While most people are obsessing over China’s stock market crash, a more pressing concern is the decline of global trade. There are two major exporters, both of them in East Asia, whose exports have fallen dramatically from month to month. It is a devastating blow to the world economy, and one that could very well tip us into a full-blown economic collapse.
In recent years, China, Japan, and South Korea have endured the financial crisis well enough to remain as engines for global growth. However, there has been disturbing news, compounded by devastating reports, of a slowdown in exports. (Source: Financial Times, September 1, 2015.)
The decline of exports reflects lower consumption in other parts of the world, starting a viscous cycle where demand shortfalls lead to supply cuts. After all, when we stop buying things here, it means a lost sale somewhere else.
Despite accounting for less than 20% of world output, China and South Korea made up 40% of all trade surpluses. Both countries have an outsize influence on the inter-country flow of goods, which should worry every single investor. What happens if their exports continue to fall?
China’s Exports Take a Plunge
Markets were absolutely blown away in early August when China reported its export figures for the previous month. Shipments fell by 8.3% in July, reflecting what many analysts believe is a secular shift in the Chinese economy. (Source: Bloomberg, August 7, 2015.)
Few people believe that China could sustain its impressive growth streak on exports alone; there comes a time when a country must allow its living standards to appreciate. Rising wages may hurt the cost efficiency of firms, making their exports more expensive, but it is a necessary change.
Political stability demands that at least part of China’s gains filter down to its people. The population will grow restive unless they see incomes grow. It is essential for the country to foster a palpable sense of improvement.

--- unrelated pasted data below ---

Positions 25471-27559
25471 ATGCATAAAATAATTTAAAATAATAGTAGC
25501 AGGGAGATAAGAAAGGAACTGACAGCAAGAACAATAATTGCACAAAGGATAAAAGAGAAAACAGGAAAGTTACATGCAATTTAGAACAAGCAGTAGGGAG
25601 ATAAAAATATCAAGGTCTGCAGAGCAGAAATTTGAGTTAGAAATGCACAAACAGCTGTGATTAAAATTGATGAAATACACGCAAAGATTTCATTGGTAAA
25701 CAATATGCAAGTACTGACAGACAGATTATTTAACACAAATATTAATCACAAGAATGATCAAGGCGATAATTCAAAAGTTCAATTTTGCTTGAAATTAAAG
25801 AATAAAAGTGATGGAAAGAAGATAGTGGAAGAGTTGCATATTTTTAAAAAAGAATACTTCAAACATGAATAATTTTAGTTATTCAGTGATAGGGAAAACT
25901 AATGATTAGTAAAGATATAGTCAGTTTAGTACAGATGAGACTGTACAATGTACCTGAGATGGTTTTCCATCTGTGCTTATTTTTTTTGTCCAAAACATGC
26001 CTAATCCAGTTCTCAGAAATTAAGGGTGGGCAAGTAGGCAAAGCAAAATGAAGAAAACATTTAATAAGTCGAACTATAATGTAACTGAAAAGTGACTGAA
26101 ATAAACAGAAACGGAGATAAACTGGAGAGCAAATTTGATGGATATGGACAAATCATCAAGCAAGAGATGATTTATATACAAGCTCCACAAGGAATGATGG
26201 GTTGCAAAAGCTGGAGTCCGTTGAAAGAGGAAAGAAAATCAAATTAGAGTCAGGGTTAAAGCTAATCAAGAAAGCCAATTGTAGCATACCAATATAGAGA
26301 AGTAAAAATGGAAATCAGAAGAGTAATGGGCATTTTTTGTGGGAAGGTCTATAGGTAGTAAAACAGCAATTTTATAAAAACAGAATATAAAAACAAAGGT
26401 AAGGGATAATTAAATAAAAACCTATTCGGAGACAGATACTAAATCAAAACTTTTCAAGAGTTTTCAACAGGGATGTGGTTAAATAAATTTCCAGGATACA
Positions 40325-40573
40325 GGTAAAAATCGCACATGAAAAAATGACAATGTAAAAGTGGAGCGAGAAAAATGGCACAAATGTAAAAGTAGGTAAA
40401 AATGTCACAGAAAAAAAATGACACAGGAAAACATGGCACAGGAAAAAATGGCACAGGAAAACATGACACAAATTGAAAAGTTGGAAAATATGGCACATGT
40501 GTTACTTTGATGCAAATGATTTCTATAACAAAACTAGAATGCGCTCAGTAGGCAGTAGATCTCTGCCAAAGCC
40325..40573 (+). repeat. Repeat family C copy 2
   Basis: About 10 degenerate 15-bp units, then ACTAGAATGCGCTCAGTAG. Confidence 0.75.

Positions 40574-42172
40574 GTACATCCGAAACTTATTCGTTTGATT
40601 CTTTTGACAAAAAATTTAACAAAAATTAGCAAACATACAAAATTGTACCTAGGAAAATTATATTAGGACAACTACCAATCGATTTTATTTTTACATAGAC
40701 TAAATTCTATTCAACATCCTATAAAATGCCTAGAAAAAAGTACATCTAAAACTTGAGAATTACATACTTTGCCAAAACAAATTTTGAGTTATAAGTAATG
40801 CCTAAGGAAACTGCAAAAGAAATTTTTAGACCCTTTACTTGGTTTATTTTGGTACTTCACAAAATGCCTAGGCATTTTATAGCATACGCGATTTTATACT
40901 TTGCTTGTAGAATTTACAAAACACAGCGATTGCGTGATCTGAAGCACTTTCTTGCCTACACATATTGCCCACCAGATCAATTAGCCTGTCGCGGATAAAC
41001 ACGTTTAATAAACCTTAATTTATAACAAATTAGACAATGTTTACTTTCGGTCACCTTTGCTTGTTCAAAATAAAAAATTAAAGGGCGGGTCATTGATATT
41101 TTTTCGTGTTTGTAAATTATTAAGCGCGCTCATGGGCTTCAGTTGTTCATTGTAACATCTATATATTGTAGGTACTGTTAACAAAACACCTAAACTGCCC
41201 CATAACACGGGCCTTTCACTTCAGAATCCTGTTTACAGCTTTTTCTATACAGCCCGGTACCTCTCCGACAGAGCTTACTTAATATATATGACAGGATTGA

A possible stumbling block is something you won’t find in the numbers. China has a strong culture of saving. Many of the working poor lead minimalist lifestyles and are unaccustomed to having an excess of anything. But they must overcome their impulse to save because increased consumption is the only way to fuel China’s growth for another decade.
South Korea Exports Crash 14.7%
In August, exports from South Korea fell 14.7% from the same month last year. Many have attributed the decline to softening demand from China, which makes up a quarter of its export market.
However, the fall in Chinese demand was only 8.8%, as opposed to the nearly 20% reduction in exports to Europe and Japan. The country sold 40% fewer petroleum products and 51.5% fewer ships as a result of plunging oil prices.
Not all the news was bad, however, with smartphone and semiconductor sales on the rise. Yet a depreciating yuan could touch even those industries. China and South Korea are extremely competitive on most fronts and there is a high degree of currency exposure both ways.
By cutting its interest rates and letting the yuan fall, China is trying to make their exports more attractive. Now many analysts are expecting South Korea to follow suit, as a means of staying competitive.
What both countries fail to realize, or choose to ignore, is that using monetary stimulus to boost exports is less effective when everyone does it. Currency depreciation is relative, meaning it must be measured against another currency. But when that currency is also falling, both countries get nowhere.
My concern is that a currency war is coming. Not only will it fail to stimulate the economy, but it will cause deficits to spiral out of control, even while inter-country shipments grind to a halt.
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